A Survey of Bryophytes for Presence of Cholinesterase Activity

by Ashu Gupta, Rajendra Gupta, Prem L. Uniyal, Suman S. Thakur
Citation
Title:
A Survey of Bryophytes for Presence of Cholinesterase Activity
Author:
Ashu Gupta, Rajendra Gupta, Prem L. Uniyal, Suman S. Thakur
Year: 
2001
Publication: 
American Journal of Botany
Volume: 
88
Issue: 
12
Start Page: 
2133
End Page: 
2135
Publisher: 
Language: 
English
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Abstract:

A SURVEY OF BRYOPHYTES FOR PRESENCE OF CHOLINESTERASE ACTIVITY'
ASHU GUPTA, SUMAN S. THAKUR, PREML. UNIYAL,AND RAJENDRAGUPTA~

Department of Botany, University of Delhi, Delhi 110007, India

The neurotransmitter acetylcholine (ACh) is present in plants including bryophytes. The first biochemical evidence for ACh hydro- lysis by enzyme cholinesterase (ChE) in bryophytes is presented. Thirty-nine species belonging to 16 families of bryophytes were surveyed for ChE activity. Thirty species belonging to 13 families showed ChE activity. Of the bryophytes tested, Anoectangium bicolor showed the highest ChE activity. Widespread distribution of ChE in bryophytes indicates their suitability as a system to study the role of ACh in plants.

Key words: acetylcholine; Anoectangium bicolor; bryophytes; cholinesterase; plants; Pottiaceae.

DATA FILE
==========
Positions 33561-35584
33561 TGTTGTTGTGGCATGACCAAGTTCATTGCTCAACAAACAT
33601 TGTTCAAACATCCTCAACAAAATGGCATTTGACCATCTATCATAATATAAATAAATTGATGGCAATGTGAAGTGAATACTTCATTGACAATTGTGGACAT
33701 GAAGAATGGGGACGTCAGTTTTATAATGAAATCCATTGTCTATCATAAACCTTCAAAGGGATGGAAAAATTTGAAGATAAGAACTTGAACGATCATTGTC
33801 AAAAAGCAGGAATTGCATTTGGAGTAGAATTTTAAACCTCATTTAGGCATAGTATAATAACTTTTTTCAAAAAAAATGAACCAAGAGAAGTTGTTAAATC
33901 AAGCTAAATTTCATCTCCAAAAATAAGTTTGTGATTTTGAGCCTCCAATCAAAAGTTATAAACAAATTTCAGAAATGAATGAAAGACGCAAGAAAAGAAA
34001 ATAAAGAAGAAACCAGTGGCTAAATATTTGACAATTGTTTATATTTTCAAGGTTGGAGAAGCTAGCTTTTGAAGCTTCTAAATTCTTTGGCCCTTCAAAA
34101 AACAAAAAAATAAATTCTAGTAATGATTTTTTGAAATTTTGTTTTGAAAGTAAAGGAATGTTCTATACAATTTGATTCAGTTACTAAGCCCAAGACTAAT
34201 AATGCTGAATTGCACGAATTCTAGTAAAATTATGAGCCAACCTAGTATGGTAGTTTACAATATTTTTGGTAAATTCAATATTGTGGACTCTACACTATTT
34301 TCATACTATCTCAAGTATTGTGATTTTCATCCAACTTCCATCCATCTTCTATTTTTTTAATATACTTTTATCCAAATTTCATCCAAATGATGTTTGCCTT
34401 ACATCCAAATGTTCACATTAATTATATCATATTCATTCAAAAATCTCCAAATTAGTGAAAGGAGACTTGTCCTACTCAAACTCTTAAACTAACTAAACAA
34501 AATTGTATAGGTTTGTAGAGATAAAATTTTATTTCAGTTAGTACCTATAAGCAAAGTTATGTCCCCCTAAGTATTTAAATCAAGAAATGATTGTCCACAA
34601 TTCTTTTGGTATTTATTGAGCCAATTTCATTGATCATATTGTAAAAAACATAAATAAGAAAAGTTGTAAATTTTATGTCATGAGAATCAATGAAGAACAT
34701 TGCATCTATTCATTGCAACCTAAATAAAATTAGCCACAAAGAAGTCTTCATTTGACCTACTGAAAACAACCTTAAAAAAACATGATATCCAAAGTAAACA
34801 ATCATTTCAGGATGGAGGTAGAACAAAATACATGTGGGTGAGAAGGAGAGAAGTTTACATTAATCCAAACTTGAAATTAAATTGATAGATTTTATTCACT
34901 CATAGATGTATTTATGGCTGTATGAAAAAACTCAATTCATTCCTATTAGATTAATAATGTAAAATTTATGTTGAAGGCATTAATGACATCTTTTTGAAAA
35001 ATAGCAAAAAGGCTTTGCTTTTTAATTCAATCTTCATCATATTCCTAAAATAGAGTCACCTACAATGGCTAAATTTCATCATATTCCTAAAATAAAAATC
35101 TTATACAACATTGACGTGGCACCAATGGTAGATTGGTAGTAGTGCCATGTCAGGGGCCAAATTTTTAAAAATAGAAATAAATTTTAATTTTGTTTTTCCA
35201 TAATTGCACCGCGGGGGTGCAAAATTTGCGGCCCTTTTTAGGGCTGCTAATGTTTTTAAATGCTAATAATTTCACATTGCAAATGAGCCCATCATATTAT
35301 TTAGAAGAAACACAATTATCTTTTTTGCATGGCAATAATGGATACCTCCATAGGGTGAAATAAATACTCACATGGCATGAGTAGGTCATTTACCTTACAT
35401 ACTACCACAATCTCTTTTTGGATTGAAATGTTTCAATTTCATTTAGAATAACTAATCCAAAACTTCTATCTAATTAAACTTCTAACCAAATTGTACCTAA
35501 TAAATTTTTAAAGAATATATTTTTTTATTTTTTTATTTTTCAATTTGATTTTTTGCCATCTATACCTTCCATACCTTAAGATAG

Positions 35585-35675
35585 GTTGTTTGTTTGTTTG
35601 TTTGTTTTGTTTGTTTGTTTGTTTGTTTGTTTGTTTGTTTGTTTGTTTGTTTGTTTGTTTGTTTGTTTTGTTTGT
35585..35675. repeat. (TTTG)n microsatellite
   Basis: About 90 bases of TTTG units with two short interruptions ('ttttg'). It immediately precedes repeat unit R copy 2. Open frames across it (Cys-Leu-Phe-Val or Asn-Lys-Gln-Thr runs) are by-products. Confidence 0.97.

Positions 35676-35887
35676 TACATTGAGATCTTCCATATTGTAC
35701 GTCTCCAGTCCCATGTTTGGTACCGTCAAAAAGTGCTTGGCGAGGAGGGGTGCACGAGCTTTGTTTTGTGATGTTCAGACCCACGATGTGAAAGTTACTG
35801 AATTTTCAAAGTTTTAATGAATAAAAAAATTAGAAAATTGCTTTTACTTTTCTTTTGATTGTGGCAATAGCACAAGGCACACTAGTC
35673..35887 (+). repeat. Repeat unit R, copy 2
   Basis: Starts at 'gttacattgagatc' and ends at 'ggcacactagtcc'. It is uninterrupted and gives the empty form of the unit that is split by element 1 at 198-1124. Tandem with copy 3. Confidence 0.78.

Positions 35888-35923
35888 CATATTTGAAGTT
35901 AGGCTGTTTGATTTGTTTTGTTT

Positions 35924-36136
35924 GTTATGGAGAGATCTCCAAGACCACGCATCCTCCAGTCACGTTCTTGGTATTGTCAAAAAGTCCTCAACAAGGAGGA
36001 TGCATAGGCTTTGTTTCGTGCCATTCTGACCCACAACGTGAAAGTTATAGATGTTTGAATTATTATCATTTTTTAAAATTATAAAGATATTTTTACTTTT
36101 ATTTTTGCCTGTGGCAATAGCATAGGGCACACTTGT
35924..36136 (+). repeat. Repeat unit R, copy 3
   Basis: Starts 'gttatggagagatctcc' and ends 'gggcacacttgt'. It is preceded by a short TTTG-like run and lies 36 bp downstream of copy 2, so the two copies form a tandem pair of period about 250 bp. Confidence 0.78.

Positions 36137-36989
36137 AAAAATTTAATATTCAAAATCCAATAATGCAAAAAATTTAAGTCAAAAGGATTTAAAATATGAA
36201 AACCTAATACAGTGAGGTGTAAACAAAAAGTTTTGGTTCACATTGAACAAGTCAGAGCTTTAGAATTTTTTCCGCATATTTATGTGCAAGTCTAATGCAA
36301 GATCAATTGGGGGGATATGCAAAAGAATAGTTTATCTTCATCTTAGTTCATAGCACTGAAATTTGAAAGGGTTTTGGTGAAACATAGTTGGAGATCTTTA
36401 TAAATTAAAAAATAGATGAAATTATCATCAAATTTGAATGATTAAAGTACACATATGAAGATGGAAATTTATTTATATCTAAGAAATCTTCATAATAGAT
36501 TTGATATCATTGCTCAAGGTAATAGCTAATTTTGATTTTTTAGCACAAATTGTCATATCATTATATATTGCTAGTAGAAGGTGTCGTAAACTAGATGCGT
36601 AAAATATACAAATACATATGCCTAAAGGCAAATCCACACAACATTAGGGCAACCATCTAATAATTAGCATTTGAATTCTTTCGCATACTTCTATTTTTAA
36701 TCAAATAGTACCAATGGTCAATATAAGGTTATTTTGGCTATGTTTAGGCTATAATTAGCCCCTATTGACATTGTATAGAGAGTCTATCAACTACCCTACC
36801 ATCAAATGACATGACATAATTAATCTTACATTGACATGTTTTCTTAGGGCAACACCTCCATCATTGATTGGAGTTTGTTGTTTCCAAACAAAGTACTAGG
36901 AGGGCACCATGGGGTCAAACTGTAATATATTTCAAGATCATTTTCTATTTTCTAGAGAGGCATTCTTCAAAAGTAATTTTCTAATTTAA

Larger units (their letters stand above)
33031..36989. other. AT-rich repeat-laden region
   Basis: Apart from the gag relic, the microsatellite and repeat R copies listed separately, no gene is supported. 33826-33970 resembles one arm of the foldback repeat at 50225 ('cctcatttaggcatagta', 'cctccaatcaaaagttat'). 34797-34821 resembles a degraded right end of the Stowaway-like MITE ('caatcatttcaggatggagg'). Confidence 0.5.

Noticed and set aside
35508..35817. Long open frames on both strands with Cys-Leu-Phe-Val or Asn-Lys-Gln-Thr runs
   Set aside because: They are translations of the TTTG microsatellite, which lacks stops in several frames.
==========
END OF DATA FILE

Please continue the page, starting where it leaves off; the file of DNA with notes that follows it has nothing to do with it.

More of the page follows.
Acetylcholine (Ach), the well-known neurotransmitter in higher animals, has been detected in all plants tested thus far (Fluck and Jaffe, 1974a; Hartmann and Gupta, 1989; Tretyn and Kendrick, 1991). The enzymes of ACh metabolism-ch~- line acetyltransferase and ChE (cholinesterase)-have als~ been reuorted from ulants (Fluck and Jaffe, 1974a, b: Miura et al., f982; ~artmkn and' Gupta, 1989; Roshchina and Se- menova, 1990; Tretyn and Kendrick, 199 1; Kashyap, 1996; Gupta and Gupta, 1997; Gupta, Vijayaraghavan, and Gupta, 1998). Acetylcholine has been reported only in one bryophyte, a hybrid of Funaria hygrometrica and Physcomitrium pirifor- me (Hartmann and Kilbinger, 1974), whereas its hydrolyzing enzyme ChE was not found either in Funaria hygrometrica or in Physcomitrium piriforme (see Fluck and Jaffe, 1974a). Until now ChE has been reported to be present in only one bryo- phyte, Marchantia polymorpha, where it was shown to be lo- calized in stomata by electron microscope studies (G6rska- Brylass and Smolinski, 1992). To discern the natural role of ACh system in plants, it is desirable to understand the distri- bution of ChE in the entire plant kingdom. Thus, ChE activity was tested in 219 plant species belonging to angiosperms, gymnosperms, pteridophytes, and algae in our laboratory (Kashyap, 1996; Gupta and Gupta, 1997; Gupta, Vijayarag- havan, and Gupta, 1998). In view of the lack of any substan- tive information on presence of ChE in bryophytes, the present work was undertaken to study the distribution of ChE in 6 liverworts and 33 mosses.